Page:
Chiaro unveils the Elvie, a device designed to help women strengthen their pelvic muscles

elvieWhen it comes to designing exercise devices for women, I suppose that it is best to have input from actual people in order to properly address the end-user’s needs. One such device, which came on to the market only a few weeks ago, is the Elvie, designed to help women strengthen their pelvic muscles and created with feedback from more than 150 women.

The basic idea behind the device, a small, pebble-shaped pod which connects to a smartphone app (available for iOS and Android)  through Bluetooth, is that users will complete 5-minute workouts, which gradually increase in difficulty, in order to strengthen their pelvic floor muscle, a set of muscles that can cause issues with childbirth, sex, and in other areas if left untended. The startup says that working this muscle out can sometimes be tricky and 30% of women actually hurt themselves in the process of exercising it, so they have designed the device to be capable of alerting the user if they are using it improperly. And speaking of exercises, the startup says that they have listened to their users and made it so that the device can be used, discreetly, while on the go. And then, when then user is finished, they can just wash it with water. The waterproof device is battery-powered, capable of lasting 2 months on a charge, but includes a case that doubles as a charger.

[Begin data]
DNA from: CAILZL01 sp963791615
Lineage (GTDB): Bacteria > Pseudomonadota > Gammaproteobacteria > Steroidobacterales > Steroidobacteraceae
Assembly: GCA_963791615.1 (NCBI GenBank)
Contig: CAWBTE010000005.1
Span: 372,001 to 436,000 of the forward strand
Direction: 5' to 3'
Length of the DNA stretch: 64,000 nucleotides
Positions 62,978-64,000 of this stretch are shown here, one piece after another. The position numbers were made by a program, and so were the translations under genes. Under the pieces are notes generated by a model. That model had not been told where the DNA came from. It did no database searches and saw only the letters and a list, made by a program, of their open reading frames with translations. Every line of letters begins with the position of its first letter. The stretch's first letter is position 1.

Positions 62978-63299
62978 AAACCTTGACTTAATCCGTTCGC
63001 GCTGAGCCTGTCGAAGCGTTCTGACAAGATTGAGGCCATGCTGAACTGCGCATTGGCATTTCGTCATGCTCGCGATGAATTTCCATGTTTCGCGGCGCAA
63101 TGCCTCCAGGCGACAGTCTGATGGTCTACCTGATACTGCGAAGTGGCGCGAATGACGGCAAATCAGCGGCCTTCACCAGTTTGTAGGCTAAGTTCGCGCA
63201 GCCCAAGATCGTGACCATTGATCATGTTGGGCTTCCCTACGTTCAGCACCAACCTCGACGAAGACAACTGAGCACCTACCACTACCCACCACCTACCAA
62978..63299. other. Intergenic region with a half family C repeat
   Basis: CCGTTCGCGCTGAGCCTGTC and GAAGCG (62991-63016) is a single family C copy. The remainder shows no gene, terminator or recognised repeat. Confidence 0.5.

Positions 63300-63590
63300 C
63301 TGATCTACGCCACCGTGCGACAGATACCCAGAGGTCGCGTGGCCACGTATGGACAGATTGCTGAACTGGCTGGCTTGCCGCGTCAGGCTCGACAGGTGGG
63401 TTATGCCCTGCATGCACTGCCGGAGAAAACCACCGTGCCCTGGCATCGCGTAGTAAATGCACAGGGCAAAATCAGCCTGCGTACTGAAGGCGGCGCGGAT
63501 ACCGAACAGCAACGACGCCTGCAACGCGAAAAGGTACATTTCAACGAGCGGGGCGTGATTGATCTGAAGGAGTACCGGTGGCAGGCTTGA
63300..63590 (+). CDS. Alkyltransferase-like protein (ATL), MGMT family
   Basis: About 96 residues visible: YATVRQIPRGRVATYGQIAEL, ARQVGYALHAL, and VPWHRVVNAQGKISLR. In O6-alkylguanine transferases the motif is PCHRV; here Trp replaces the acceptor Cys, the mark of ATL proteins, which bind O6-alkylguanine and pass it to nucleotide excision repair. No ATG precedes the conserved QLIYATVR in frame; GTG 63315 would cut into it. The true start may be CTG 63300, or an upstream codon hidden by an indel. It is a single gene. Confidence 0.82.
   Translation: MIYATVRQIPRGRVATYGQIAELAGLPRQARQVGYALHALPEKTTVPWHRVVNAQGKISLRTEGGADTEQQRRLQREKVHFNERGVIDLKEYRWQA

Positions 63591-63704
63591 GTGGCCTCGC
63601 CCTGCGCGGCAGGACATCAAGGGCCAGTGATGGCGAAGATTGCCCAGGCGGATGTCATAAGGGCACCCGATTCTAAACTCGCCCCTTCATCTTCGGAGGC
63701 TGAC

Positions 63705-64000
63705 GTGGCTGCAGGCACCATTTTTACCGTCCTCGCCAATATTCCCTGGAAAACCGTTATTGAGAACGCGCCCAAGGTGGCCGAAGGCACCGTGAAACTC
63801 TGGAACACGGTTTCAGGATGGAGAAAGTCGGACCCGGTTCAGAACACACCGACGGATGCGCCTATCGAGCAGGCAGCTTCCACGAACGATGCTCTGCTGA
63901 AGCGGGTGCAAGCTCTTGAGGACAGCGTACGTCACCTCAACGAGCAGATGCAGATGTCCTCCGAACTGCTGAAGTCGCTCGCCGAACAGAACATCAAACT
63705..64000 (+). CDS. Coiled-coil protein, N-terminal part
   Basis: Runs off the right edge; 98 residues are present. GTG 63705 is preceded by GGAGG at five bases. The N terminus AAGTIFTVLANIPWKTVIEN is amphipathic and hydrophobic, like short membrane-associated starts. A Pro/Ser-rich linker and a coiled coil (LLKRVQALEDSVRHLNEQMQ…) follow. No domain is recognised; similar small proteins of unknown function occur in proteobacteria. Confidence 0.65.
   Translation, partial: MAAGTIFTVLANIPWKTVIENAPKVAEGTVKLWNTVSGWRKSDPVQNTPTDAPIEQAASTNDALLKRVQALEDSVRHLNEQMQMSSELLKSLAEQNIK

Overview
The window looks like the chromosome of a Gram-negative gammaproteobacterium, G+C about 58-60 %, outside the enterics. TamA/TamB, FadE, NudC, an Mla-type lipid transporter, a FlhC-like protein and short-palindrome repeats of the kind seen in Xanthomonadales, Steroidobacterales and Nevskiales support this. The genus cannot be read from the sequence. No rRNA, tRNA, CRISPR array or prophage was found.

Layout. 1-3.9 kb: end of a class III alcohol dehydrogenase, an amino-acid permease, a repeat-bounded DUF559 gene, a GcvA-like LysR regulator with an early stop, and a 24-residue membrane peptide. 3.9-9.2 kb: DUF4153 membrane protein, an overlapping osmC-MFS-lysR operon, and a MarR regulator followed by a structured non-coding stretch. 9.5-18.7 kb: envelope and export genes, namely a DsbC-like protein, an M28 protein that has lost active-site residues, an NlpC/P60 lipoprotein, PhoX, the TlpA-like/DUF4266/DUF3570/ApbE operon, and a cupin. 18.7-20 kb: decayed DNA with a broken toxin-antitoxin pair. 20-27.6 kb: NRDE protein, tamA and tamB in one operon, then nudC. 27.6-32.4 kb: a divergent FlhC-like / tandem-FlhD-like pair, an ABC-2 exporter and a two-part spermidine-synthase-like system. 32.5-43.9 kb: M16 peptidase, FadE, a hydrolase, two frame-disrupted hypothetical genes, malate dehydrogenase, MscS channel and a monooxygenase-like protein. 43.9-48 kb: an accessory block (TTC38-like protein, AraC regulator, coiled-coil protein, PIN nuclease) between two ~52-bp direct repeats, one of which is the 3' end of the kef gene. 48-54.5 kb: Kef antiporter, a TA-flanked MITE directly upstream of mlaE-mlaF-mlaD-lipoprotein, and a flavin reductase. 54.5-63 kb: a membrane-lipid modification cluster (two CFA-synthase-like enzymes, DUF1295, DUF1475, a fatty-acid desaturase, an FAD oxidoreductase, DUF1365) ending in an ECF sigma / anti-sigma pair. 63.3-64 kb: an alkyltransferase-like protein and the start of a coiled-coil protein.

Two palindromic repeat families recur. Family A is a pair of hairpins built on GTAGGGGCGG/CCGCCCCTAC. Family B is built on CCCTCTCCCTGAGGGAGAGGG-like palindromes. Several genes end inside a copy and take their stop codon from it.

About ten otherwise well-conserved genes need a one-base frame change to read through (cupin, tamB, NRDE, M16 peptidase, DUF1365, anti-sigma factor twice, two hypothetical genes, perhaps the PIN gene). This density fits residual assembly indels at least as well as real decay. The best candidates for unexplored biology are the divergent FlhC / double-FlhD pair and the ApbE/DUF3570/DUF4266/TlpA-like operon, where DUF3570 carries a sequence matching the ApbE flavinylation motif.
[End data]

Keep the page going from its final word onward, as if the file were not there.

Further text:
How much customers pay to purchase an Elvie depends on where they order from, as it costs 149 pounds, $199, or 199 Euro. It is worth noting, however, that they do not accept returns.

Chiaro, the developer of the Elvie, appears to have a solid team behind it, as co-founder Tania Boler holds a doctorate in HIV prevention and has spoken on issues relating to sexual and reproductive health, while co-founder Alexander Asseily previously founded Jawbone. In terms of backing, they currently claim more than 3 million pounds, as well as more than 500K pounds in government grants, from a group that includes Google Maps founder Lars Rasmussen, ICAP CEO and founder Michael Spencer, and Nicole Junkermann.

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